Chiefs And Partisan Politics

As the 2016 general election draws nearer with the campaign trail of the various political parties in full gear, one main item that keeps popping up for discussion on social and traditional media platforms is the endorsement of either of the two main political parties by chiefs and other traditional rulers. Chieftaincy is a revered institution and all those who occupy the position of chiefs are accorded due respect as leaders of the society. Chiefs are so important in our traditional setting, that the framers of the national constitution deemed it fit not only to guarantee the continuous existence of the institution, but also preserve its sanctity. The entire Chapter 22 of the constitution is devoted to chieftaincy and Clause Two of Article 270 goes further to insulate them from control; stating thus: “Parliament shall have no power to enact any law which (a) confers on any person or authority the right to accord or withdraw recognition to or from a chief for any purpose whatsoever; or (b) in any way detracts or derogates from the honour and dignity of the institution of chieftaincy”. That is why it is troubling that some chiefs are engaging in this endorsement of presidential candidates, an act that can easily bring the institution into disrepute, especially when the constitution precludes them from dabbling in politics.

Article 276 clause one states: “A chief shall not take part in active party politics; and any chief wishing to do so and seeking election to parliament shall abdicate his stool or skin”. It is true that the constitution is not explicit about endorsement of candidates, but the inference is obvious, because any chief, who endorses a candidate openly, is being partisan in his outlook. The chiefs who have already endorsed any candidate or those contemplating doing so, need to be guided by the advice of the President of the National House of Chiefs, Professor John S. Nabila, who said and I quote “chiefs are the fathers and mothers of the people who belong to different political parties.” unquote. It is therefore clear, that when a chief declares support for one candidate or party, he automatically loses the respect of those his subjects who support the other candidate or party. Prof. Nabila's position is supported by the Asantehene, Otumfuo Osei Tutu who has warned chiefs under his jurisdiction to desist from endorsing political parties and candidates.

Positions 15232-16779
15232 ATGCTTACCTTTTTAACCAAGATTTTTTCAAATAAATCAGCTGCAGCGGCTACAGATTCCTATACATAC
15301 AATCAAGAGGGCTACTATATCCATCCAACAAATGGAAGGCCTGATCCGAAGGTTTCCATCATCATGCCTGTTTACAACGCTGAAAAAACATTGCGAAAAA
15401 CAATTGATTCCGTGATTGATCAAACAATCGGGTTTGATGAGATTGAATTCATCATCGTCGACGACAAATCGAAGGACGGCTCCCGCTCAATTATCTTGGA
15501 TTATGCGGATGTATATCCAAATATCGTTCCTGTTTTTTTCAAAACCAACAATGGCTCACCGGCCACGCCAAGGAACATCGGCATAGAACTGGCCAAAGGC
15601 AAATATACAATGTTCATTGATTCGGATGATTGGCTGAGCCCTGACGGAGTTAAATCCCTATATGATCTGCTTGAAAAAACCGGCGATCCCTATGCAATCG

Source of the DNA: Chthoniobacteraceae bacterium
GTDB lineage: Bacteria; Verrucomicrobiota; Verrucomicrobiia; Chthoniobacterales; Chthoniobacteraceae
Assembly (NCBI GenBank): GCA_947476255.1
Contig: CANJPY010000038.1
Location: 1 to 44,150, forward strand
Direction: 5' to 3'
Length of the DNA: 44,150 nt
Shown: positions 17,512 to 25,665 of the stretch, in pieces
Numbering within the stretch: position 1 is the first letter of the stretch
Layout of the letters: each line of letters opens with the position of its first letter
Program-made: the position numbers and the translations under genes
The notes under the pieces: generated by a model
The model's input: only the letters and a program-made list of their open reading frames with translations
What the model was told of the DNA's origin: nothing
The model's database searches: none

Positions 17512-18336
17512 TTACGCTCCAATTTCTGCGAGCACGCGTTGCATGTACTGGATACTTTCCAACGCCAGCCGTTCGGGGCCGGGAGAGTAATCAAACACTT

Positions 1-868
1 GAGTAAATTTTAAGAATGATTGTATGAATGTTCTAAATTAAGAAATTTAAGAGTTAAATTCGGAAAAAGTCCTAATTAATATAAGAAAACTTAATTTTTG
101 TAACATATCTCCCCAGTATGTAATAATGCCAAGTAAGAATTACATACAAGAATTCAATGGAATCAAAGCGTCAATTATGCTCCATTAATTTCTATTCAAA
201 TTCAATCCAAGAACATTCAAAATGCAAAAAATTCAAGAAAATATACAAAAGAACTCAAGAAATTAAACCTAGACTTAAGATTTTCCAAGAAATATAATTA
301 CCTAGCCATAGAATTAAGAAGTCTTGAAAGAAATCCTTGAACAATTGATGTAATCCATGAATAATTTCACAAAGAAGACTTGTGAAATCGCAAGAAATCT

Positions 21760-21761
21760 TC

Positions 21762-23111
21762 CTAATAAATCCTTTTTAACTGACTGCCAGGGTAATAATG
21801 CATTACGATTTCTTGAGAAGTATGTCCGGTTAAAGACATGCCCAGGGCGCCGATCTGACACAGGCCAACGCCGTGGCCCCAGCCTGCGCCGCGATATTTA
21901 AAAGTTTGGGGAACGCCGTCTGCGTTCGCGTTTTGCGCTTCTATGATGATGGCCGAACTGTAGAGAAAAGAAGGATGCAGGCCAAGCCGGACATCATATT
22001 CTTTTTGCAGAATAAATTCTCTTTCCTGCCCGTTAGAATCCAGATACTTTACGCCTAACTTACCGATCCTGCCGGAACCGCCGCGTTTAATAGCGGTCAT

According to the Ashanti monarch, although the law does not bar chiefs from voting, they must not compromise their neutrality in the eyes of their subjects. It is unfortunate that in spite of these warnings, a lot of chiefs are still going ahead to endorse the two leading candidates, President John Mahama of the NDC and Nana Akufo Addo of the NPP. What appears scary is that, it appears as if the chiefs are in a competition to outdoor each other in this endorsement enterprise. So far, the Omanhene of Yeji, Nana Pemapin Yaw Kagbrese who doubles as the President of the Brong Ahafo regional house of chiefs, the Chief of Sunyani, Nana Bosoma Asor Nkrawiri, and the President of the Northern Regional House of Chiefs, Nayire Naa Bohugu Mahami Abdulai, and many chiefs from the Volta, Eastern and Brong Ahafo regions have endorsed the second term bid of President Mahama. Nana Akufo Addo, on the other hand has also received massive endorsements from chiefs in Ashanti, Western and Volta regions, including the Chief of Tuobodom, Nana Obeng Ameyaw Barimah, the Paramount Chief of the Tumu Traditional Area, Kuoro Richard Babini Kanton VI, the Chief of Garu, Naba Asuguru Akuntam Wini, the Chief of Bawku, Naba Asigiri Azoka Abugrago II, the Gyasehene of the Peki Traditional area in the Volta Region, Togbui Takon Tutu Brempong and some fifty chiefs in Atwima Kwanwoma in the Ashanti Region.

It is important that these chiefs rethink their position and take steps to repair the damage their actions and utterances might have caused. There is no doubt that chiefs are also Ghanaians and they have opinions but they are a special group of people who should not let their opinions on political issues known in the manner they are doing. It is dangerous and threatens the very institution which they must help protect, safeguard and promote. The chiefs must be guided by the code of ethics developed by the National House of Chiefs to regulate activities of traditional leaders to ensure that they do not bring the name of the institution into disrepute.



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